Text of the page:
This article was written at the end of last summer.  While Sharon and I were wrestling with what to do our ministry, Livin Lattes, at Lola Lane.  It includes much hope and optimism about the future.  Since its writing and as of today our ministry is still waiting upon God for a space to operate Livin Lattes.  Enjoy.


Surry Messenger Article

Sunday, Sept. 28th

By Angela Schmoll


Looking For a New Direction


Four months after being

forced out of what seemed to

be the perfect location for his

growing business and ministry,

Jonathan Keener is still in business,

but looking for a different

direction for Livin Lattes.

“Now we’re trying to figure out what Livin

Lattes is supposed be, since it’s not a nice little

restaurant and café on Main Street,” Keener

said last week. “We’re a ministry. We’re not

framed as a business. If we were run in a business

fashion, we wouldn’t have time to connect

with people.”

But making the business work is important,

since Keener and his wife and seven children —

two of whom were born here — depend upon it

for income. “We’ve learned to do without a lot of

things we thought we had to have,” he said. “It’s

made us a stronger family.”

Four years ago, Keener and his wife were

looking for a way to move out of New Jersey.

“We wanted to find a place to raise our kids that

was more like were I grew up. I wanted rolling

hills and water and land. I wanted my boys exposed

to nature and for them to learn to take

care of themselves.”

At that time he was marketing systems to

remove diesel exhaust from buildings, primarily

fire stations, and he made a sales call in King.

“I was telling one of the firemen about my idea,

and he told me to check out Pilot Mountain,” he

said. “My wife and I decided this was the place

we wanted to live and the downtown had so

much potential.”

From the beginning, Keener felt led to a ministry,

but didn’t initially know what that might

be. “At first we felt like what we were supposed

to do was provide a haven, just a quiet place for

people to visit and get close to nature again,” he

said. “So much of that first year I spent asking,

‘Why am I here?’ I felt I was not supposed to

go to Winston-Salem to do things, I was supposed

to do it here.”

Out of that search came Livin Lattes, which

opened on Main Street a year after the family’s

move. “Pilot Mountain didn’t need another

steepled church,” he said. “I was inspired by

‘Out of Bounds Church’ by Steven Taylor. In

it he talks about the struggle to reach people

and café-style churches reaching people. We

wanted to do something café-oriented to get

people to talk and share.”

Keener also felt a particular need to minister

to young people by providing a safe, accepting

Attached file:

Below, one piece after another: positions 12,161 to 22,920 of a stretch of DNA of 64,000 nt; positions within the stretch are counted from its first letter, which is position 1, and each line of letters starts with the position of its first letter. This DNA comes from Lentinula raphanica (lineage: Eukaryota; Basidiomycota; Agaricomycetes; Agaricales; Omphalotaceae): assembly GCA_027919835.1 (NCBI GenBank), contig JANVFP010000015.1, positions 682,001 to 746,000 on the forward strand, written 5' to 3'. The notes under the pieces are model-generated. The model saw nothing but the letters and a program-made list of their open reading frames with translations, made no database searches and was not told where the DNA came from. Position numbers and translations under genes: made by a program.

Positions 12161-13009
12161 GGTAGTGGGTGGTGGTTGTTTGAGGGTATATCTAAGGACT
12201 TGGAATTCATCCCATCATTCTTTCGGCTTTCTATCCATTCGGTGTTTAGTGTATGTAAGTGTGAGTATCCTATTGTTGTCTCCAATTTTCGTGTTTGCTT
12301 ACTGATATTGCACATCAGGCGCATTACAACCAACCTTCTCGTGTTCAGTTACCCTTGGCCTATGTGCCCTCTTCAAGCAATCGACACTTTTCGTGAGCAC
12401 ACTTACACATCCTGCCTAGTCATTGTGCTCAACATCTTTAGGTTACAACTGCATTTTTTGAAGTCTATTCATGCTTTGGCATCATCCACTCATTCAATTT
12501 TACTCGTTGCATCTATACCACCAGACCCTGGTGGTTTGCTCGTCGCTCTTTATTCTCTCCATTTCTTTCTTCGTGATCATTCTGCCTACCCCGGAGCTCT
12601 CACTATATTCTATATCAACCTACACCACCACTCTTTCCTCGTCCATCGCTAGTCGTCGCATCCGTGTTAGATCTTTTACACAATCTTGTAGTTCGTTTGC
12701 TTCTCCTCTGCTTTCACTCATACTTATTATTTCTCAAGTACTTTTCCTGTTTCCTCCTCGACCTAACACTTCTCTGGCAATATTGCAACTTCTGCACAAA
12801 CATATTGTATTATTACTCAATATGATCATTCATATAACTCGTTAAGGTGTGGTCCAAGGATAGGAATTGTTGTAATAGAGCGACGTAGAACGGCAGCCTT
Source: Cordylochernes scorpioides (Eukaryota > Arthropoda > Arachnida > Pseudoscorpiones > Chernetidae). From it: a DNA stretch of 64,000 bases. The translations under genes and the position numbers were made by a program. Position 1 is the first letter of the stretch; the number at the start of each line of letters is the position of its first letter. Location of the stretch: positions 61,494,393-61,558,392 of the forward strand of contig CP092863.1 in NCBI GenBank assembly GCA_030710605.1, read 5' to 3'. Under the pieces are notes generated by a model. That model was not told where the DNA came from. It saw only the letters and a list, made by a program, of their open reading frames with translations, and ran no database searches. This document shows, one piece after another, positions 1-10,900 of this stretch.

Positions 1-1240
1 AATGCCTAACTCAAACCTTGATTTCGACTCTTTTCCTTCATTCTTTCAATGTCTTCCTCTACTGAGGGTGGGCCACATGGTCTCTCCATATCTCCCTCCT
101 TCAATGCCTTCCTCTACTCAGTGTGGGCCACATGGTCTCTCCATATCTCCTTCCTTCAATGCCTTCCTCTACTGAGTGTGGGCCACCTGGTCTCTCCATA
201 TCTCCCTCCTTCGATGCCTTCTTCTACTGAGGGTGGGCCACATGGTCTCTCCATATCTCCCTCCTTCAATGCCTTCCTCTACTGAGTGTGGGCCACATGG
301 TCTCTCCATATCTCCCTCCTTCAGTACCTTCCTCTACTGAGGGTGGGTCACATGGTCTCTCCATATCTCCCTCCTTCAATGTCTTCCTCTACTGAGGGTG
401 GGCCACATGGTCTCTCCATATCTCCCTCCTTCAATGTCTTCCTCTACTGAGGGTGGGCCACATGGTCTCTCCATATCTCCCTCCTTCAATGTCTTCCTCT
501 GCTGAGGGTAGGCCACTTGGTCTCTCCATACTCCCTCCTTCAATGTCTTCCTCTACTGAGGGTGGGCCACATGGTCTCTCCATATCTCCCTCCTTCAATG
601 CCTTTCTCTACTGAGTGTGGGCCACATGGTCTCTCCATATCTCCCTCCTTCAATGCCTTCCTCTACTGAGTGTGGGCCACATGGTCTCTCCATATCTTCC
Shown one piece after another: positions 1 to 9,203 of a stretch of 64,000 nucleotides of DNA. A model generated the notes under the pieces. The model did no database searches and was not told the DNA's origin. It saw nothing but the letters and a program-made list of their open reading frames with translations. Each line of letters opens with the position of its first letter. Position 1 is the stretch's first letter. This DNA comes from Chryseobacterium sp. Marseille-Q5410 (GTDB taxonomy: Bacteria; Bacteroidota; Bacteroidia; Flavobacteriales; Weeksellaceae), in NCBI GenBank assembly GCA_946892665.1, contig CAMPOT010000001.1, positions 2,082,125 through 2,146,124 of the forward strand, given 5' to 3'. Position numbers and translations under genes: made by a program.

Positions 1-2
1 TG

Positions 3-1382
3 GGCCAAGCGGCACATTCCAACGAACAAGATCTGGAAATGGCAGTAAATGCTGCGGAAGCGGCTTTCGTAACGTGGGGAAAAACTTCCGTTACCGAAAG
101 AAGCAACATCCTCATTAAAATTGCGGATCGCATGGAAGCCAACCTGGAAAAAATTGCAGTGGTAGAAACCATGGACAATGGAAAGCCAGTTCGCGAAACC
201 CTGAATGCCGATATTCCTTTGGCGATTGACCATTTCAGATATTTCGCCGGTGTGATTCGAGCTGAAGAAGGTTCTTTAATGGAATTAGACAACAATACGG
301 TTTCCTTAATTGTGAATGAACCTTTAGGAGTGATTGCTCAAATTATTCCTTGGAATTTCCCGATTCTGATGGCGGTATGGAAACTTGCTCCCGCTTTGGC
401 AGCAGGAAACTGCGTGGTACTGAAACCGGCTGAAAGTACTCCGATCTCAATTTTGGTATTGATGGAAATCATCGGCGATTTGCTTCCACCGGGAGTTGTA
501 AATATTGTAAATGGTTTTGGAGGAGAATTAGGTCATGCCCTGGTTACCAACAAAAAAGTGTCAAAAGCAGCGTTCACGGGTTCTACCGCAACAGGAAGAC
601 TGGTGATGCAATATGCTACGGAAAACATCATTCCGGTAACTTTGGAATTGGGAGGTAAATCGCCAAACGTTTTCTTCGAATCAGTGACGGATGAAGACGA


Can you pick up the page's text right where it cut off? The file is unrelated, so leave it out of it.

place for them to hang out. Livin Lattes

became both, holding worship services on

Sundays and two to four

times a week hosting young

musicians with a variety of

musical styles from around

the nation.

“The churches think I’m

crazy because of the music,”

he said. “Now they think

I’m crazy because of my

hair.” He vowed not to cut it

until he could see evidence

that Pilot Mountain is

changing, reconciling its past and its future and

setting aside prejudices.

Three years ago Keener also started “Taking

Back the Streets for Jesus,” which was held

downtown with a night of music. “This year

we held it at Jomeoke Music Park in Pinnacle

and we had 90 bands from all over. They went

on all through the night talking and praying,”

he said. “Livin Lattes is a method of reaching

people; Taking Back the Streets is a method of

bringing people together.”

This May, a year after adding food that

seemed to fill a niche downtown, Keener lost

his lease and had to move his business to Lola

Lane where a tractor supply business had been

located. Now he can no longer offer food, but

has a better space for music and tries to book

bands Fridays, Saturdays and another night or

two during the week.

David Roller played there last week for the

first time with his band, All the Day Holiday,

from Cincinnati, Ohio. He describes their

music as a cross between U2 and Coldplay. “I

like the place,” he said Wednesday as he and

other band members prepared to make the

trip up to Pilot Knob. “We’re on tour and I

had no expectations, but it was a great place.

We had a pretty good crowd for a Tuesday.”

“It was really neat,” Mark Ventura, another

member of the band, said. “I think this place

has a cool vibe. Jonathan

has a really solid vibe. I’ve

been in a lot of places that

didn’t have a great sound

system, but Jonathan has

a good system It was nice

to work with a professional

who cares about the community

and provides a

positive place for people to


“I tell the band guys to

go up on the mountain,”

Keener said. “Every time they do, they have

an experience to bring back. Pilot Mountain

can prosper by bringing more people in, but

they can’t do it without the young people.”

Still missing is an educational component

that Keener would like to add, if he can secure

grants to assist in funding the equipment

needs and recruit volunteers. He’d like to see

some of the space used for after-school tutoring

and as a computer workshop for area youth

who need that extra help.

Livin Latte is open 9-9 Monday through

Thursday and 9-11 on Friday and Saturday

with coffee beverages, smoothies, some baked

items and wireless Internet. Sunday morning

worship service is held at 11 o’clock.

“I want this to be a positive place where

churches will allow their youth to come instead

of doing something stupid,” Keener said. “I want

it to be different and interesting and relevant to

their lives. Here (at his new location) I’m not as

connected to Pilot Mountain, but I can look to

Mount Airy and King and even Winston-Salem.

I have a very strong vision that I can’t let

go. If it works here, it will work anywhere.”